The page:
Journal Watch - Mortality
Glycated Albumin vs. HbA1c Predicts Mortality in PD Patients with Diabetes
In patients on hemodialysis, glycated albumin (GA) reflects glycemic control and predicts all-cause mortality. A new retrospective, longitudinal observational study looked at GA in PD. Among 44 PD patients with diabetes matched to 88 HD patients with diabetes followed for 3 years, GA was a more precise way to measure glycemic control than hemoglobin A1c.
Read the abstract » | (added 09/11/2019)
Payment Policy is Driving Increases in U.S. Home Dialysis
Follow the money. Analysis of 523,526 patients starting dialysis in the U.S. between 2005 and 2013 found increases in home dialysis use in all groups, and a decline in racial/ethnic differences in home dialysis. However, over time, white patients had an increase in mortality compared to minority patients, while transplant rates remained lower in minority patients.
Read the abstract » | (added 08/14/2019)
BMI and Survival on PD
A large study from Korea (N=80,674 PD patients) found that those in the highest group for BMI: just 25.71, had significantly higher all cause mortality.
Read the abstract » | (added 06/13/2019)
Wanted: A Paradigm Shift from Urea to Sodium Removal
When nephrology icon Zyblut Twardowski talks, we listen! When dialyzors in Seattle in the 1960s got 30 hours a week of dialysis, the mortality rate was 10%. Since then, short treatments—justified by the flawed NCDS study—were driven by the equally flawed notion of Kt/V urea.
Read the abstract » | (added 12/14/2018)
Protein Clearance Predicts Mortality on PD
Protein clearance on PD may be a marker of peritoneal inflammation. Among 711 PD patients followed for at least one year, each 10mL/day rise in protein clearance was linked with a 10.4% increase in the risk of all-cause mortality (p=0.008). Protein clearance was linked with serum albumin and C-reactive protein levels.
Read the abstract » | (added 12/14/2018)
Peritonitis Symptoms in Older vs. Younger People
A single center study compared the time to first episode of peritonitis treated successfully with antibiotics in PD patients >65 (n=79)compared to those who were younger (n=168). Of 377 peritonitis episodes, 126 were in the older group and 251 in the younger group. Older patients were less likely to have fever or cloudy dialysate as symptoms than younger patients, but rates of transfer to hemodialysis, relapse, hospitalization, and mortality were similar. Read the abstract.
Read the abstract » | (added 10/12/2018)
Home HD After PD Failure May Lead to More Transplants, Lower Mortality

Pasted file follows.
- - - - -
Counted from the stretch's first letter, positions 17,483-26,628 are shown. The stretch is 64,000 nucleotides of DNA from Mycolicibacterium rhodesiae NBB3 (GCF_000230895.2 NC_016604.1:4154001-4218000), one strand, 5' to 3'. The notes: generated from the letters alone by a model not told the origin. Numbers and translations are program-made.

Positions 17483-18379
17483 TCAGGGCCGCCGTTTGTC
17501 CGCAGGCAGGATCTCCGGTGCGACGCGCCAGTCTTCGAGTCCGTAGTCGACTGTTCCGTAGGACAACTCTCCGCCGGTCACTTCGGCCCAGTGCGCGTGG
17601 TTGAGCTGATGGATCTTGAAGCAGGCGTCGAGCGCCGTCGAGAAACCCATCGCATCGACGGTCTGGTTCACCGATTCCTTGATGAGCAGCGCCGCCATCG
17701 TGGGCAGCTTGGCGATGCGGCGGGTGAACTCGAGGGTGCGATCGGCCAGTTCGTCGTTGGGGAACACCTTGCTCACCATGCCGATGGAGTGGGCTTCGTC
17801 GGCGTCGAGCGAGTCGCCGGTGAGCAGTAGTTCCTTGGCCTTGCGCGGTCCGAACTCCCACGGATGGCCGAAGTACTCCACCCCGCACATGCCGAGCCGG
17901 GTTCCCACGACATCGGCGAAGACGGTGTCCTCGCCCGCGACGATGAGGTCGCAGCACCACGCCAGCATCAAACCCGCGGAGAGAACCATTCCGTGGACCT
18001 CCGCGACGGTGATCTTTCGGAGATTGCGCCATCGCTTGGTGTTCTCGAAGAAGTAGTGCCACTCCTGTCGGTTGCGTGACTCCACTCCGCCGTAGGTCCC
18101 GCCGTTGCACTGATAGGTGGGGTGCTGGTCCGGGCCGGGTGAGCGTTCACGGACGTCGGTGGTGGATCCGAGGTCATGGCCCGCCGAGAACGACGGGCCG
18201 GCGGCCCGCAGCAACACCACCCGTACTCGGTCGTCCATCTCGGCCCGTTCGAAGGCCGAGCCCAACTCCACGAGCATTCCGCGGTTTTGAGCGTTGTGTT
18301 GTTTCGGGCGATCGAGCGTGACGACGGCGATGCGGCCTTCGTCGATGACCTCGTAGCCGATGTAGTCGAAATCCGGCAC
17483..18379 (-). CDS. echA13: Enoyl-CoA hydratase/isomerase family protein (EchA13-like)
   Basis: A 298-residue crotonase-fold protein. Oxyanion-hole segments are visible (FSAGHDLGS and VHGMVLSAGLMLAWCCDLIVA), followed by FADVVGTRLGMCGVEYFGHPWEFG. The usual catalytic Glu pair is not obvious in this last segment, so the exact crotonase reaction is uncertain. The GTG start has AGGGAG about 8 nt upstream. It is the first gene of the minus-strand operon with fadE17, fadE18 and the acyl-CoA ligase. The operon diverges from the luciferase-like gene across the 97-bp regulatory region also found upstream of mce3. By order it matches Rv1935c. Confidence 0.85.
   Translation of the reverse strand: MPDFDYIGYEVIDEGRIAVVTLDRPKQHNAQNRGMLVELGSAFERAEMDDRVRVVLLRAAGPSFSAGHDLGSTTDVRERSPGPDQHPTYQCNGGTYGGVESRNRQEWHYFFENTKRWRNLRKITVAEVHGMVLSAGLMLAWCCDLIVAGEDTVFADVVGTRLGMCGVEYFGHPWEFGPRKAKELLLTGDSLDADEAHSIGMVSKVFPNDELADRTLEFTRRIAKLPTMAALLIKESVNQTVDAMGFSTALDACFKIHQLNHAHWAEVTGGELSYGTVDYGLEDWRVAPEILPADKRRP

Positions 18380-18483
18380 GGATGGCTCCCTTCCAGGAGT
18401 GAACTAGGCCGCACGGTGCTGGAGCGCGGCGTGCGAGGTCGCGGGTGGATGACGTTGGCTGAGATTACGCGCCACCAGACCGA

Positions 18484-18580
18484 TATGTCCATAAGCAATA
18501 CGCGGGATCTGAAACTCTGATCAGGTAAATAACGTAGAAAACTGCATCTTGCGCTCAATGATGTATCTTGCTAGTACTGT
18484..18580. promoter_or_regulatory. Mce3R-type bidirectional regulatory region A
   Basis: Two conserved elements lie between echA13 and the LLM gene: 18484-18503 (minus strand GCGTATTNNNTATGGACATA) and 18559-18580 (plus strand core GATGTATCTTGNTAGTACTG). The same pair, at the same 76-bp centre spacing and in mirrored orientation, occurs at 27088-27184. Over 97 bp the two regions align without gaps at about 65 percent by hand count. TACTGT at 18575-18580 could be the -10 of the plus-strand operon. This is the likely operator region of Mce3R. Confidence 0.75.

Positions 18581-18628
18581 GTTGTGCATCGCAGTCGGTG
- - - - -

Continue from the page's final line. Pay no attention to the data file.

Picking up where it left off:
Since PD failure can lead to hospitalization and death in those who switch to standard in-center HD (ICHD), would outcomes improve with home HD? A new analysis found 521 patients in the USRDS data who made the change. Compared to matched ICHD patients, the chance of transplant was nearly double (21% vs. 10.6%), while survival of home HD patients was 89.1% at 1 year and 80.5% at 2 years.
Read the abstract » | (added 08/13/2018)
High Peritoneal Transport and Long-term PD Outcomes
Among 470 patients who did PD for up to 10 years in Hong Kong, the peritoneal transport rate was able to differentiate survivors. After the first few years of PD, having high peritoneal transport became a significant risk factor for mortality.
Read the abstract » | (added 05/11/2018)
Improving Incident ESRD Care with Transitional Care Units
Patients who transition onto dialysis are at high risk for morbidity and mortality—along with high costs. Transitional care units use the first 30 days of treatment for systematic onboarding that includes education and informed options choice—and may be especially helpful to those who start treatment emergently. Read the abstract.
Read the abstract » | (added 03/16/2018)
Standard Kt/V urea Targets Less Useful for Home HD
When patients do home HD more often than three times a week, do the Kt/V urea targets still predict outcomes? Not all that well, suggests a new study. Multivariate regression analysis of 109,273 standard in-center HD patients compared to 2,373 home HD patients found that while a lower Kt/V urea (<2.1) did predict higher blood pressure in both groups, it did not predict metabolic control in either group. For those on home HD, a low Kt/V did not predict hospitalization, mortality, or technique failure, though it did for in-center patients. The authors concluded that the current Kt/V urea targets “have limited utility” for home HD.
Read the abstract » | (added 02/15/2018)